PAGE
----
Diamond Offshore: Here Comes The Real Test For The Balance Sheet
- Diamond Offshore shares drop hard, pressured by low oil prices and coronavirus fears.
- Moody's downgrades the company's debt as it expects increased cash flow problems.
- The good news is that the company does not need additional access to capital markets in the next few years.
- While risks have certainly increased, Diamond Offshore's position looks more favorable than those of its peers.
Just like other offshore drilling stocks, shares of Diamond Offshore (NYSE:DO) got absolutely crashed this year and are down nearly 80% year-to-date. As my loyal readers know, I've always noted that the company had one of the most comfortable balance sheet situations in the industry. Apparently, the company's balance sheet will now be put to test by a mix of coronavirus-related problems and the collapse of the OPEC deal.
Moody's has recently downgraded Diamond Offshore's corporate family rating from B2 to Caa1 and its senior unsecured notes from B3 to Caa2 with a negative rating outlook. Moody's commented:
The downgrade of Diamond's ratings reflects lower earnings and higher negative free cash flow in 2020 than we previously expected, combined with few signs that offshore drilling fundamentals are going to greatly improve anytime soon. Without a much more robust improvement in dayrates, Diamond's debt burden will become untenable".
Source: Diamond Offshore 2019 annual report
Diamond Offshore finished the year 2019 with $156.3 million of cash on the balance sheet and $1.98 billion of debt. The company's nearest maturity comes on November 1, 2023, so Diamond Offshore has a lot of time before the first senior note debt comes due. The problem is that the company will have to use its revolving credit facility this year because of negative cash flow in 2020 (this view was reiterated during the most recent earnings call). The credit facility has a capacity of $950 million and matures in October 2023. So, the company will have to deal with maturities from the credit facility and the senior notes in late 2023, roughly three and a half years from now.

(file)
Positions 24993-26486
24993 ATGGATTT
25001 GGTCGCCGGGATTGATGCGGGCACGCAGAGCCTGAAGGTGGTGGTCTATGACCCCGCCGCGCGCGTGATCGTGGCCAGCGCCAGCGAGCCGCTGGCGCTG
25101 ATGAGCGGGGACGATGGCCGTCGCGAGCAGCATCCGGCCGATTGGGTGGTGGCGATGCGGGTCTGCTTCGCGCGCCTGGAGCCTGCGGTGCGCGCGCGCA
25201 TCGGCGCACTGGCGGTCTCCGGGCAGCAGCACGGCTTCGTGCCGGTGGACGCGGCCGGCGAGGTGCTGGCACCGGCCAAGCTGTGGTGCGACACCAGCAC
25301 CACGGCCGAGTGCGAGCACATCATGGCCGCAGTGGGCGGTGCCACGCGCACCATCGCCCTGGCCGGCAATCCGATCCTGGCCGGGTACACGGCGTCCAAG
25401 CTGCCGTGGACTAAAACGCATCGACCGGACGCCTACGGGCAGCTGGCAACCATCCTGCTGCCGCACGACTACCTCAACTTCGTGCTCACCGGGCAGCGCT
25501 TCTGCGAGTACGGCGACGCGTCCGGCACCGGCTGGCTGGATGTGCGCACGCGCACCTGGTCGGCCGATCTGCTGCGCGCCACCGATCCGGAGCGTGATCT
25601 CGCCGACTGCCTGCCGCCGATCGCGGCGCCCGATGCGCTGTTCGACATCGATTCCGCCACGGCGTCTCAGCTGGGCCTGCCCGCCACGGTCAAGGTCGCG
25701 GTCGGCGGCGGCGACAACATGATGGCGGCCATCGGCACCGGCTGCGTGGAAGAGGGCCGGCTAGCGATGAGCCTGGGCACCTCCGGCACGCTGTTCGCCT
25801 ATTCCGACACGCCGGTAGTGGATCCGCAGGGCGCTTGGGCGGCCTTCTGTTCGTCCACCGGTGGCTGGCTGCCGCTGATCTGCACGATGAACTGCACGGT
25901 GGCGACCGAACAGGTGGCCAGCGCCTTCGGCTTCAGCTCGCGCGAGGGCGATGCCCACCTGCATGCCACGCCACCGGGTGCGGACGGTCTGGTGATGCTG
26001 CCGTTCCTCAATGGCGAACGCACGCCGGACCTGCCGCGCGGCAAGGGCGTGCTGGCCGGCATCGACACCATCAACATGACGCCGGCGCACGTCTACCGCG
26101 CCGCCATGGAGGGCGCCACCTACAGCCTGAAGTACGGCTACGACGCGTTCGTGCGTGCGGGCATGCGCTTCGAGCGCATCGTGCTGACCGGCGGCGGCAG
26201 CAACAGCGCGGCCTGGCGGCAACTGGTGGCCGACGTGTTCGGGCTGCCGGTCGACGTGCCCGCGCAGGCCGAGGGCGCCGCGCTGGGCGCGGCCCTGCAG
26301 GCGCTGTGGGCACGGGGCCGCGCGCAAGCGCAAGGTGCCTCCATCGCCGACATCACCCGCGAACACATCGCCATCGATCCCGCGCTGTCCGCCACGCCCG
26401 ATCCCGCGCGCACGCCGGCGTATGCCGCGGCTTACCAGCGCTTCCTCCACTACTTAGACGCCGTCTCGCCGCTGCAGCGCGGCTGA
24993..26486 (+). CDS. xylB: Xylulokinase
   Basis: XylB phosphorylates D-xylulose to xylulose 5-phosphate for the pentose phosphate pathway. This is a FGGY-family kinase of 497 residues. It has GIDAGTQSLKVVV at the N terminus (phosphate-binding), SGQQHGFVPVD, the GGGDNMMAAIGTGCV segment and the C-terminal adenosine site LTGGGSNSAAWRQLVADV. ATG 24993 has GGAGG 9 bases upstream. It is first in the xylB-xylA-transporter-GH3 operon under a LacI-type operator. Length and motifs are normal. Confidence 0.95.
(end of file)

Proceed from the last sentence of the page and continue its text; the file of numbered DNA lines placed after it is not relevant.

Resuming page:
In these circumstances, Diamond Offshore's main goal is to limit cash bleed in 2020. To do this, the company must ensure that its active fleet is working. Diamond Offshore's main contract strength is the contract coverage for its drillships, with contracts ending in 2022-2023. There's a problem though with drillship Ocean BlackRhino, which has a contract gap between late May 2020 and the second quarter of 2021. Recent developments on the oil price front will make it harder for Ocean BlackRhino to find a job.
The other problem is the modern semi-sub Ocean GreatWhite which failed to find a contract due to unexpected deterioration of the market environment in the UK. Initially, most market observers including myself expected that the rig will be able to contribute to Diamond Offshore's cash flow in 2020, but it looks like this will be a challenging task. Moody's also notes this:
[…] utilization for the GreatWhite semisubmersible rig looks to be much lower than Moody's previously expected".
In addition to Ocean GreatWhite, Diamond Offshore will have to deal with semi-subs Ocean Courage and Ocean Valor that currently work in Brazil for Petrobras (PBR). Their contracts end in late July 2020 and mid-November 2020, respectively. Current dayrates are $380,000 for Ocean Courage and 289,000 for Ocean Valor, while dayrate expectations for modern semi-subs are $185,000 (Bassoe Offshore). Also, drillships enjoy greater demand than semi-subs, but Brazil is a place where a semi-sub can win a job by bidding low. Thus, even if Diamond Offshore succeeds in getting follow-up contracts for these two semi-subs, investors and traders should expect a meaningful cash flow hit since dayrates will be much lower.
Just like others, Diamond Offshore is in a survival mode right now. However, the company maintains access to the credit facility and does not have to deal with any maturities before late 2023 - this is its key strength. Last year was a heavy capex year for the company - Diamond Offshore spent $326 million on capex while generating just $9 million of operating cash flows. For 2020, the company expects cash capital spending of $190-210 million. While this spending will force the company to use the credit facility, it will not bring it to the edge neither in 2020 nor in 2021. The prospect of "lower oil for longer" is certainly bad for all offshore drilling stocks, but Diamond Offshore is a rare company that does not need to enter any preemptive negotiations with its lenders in the foreseeable future.
From a practical point of view, Diamond Offshore's stock will mostly continue to follow its peer group based on oil price developments since individual company differences are not important for the market right now. Fundamentally, the company is equipped to weather additional storm, although the risks have certainly increased.
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